It is March 1930, and Inspector Gereon Rath, that tetchy but talented refugee from the Cologne police force whom nbg readers will remember having met before, is sent to investigate the death of actress Betty Winter at the La Belle Film studios in Berlin. Initially it appears to be an unfortunate accident – a heavy lighting unit fell on her during a shoot – but as Rath looks into the matter it seems that something more sinister may have occurred. Chief Inspector Böhm, ‘the Bulldog’, is set to take over the case, but Rath continues to investigate on his own.
This is the world of the first sound films, and a competitive time for rival directors Bellman from La Belle Film and Oppenberg from Montana Film. Each believes that the other is trying to sabotage his work, and it even transpires that the lighting assistant at La Belle Film used to work for Montana and applied for his new job using a false identity. Now he has disappeared, making him the main suspect. Then Oppenberg confides to Rath that his leading actress Vivian is missing and pressures him into investigating this case in his own time.
When Vivian’s body is discovered in a disused cinema with her vocal chords removed another murder case is opened and the press starts to talk of a serial killer, all the more so when the body of a third actress, Jeanette Fastré, is found in another disused cinema, with the same physical injuries as Vivian. These two cases are clearly linked, but nobody apart from Rath believes that there is a connection with the first one. He is right, of course, and after many further twists and turns brings the murderer to book, but not without landing himself in near-fatal danger beforehand.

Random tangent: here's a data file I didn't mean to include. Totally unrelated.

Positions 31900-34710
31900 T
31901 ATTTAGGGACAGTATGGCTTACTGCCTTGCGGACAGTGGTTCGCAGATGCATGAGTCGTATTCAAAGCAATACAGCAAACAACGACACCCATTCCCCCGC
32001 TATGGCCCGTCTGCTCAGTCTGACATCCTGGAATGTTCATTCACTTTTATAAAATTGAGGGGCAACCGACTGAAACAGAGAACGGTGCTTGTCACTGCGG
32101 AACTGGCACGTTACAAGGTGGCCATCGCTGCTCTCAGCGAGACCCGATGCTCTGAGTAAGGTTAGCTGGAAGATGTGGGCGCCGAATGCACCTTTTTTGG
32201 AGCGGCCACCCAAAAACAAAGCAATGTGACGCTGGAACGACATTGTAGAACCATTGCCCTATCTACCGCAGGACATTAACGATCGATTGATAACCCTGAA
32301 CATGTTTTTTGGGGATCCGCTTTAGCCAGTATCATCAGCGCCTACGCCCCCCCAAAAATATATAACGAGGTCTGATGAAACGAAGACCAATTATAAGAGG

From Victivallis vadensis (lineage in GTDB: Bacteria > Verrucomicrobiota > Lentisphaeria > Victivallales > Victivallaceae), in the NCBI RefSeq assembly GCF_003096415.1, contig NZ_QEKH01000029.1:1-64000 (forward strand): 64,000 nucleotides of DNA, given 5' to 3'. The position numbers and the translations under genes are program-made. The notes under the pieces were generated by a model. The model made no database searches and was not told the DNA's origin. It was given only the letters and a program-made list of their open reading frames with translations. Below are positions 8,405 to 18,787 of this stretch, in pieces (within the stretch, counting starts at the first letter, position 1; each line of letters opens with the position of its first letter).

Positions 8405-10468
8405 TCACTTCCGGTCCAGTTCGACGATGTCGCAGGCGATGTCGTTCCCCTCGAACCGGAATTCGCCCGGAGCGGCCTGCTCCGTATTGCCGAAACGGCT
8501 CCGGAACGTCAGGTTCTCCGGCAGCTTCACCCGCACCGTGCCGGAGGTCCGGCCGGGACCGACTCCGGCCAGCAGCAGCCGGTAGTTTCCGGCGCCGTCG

Though the manner of the first actress’s death may put old-timers in mind of the theatre-based thrillers of the late Dame Ngaio Marsh, Kutscher’s tale is very much of its place and date (even former Chancellor Conrad Adenauer, in his earlier days, comes in as a minor character – he is said to be being blackmailed). And what an alluring setting this proves in such skilled hands. Inspector Rath has what it takes to become an established figure on these shores, too.
All recommendations from Spring 2009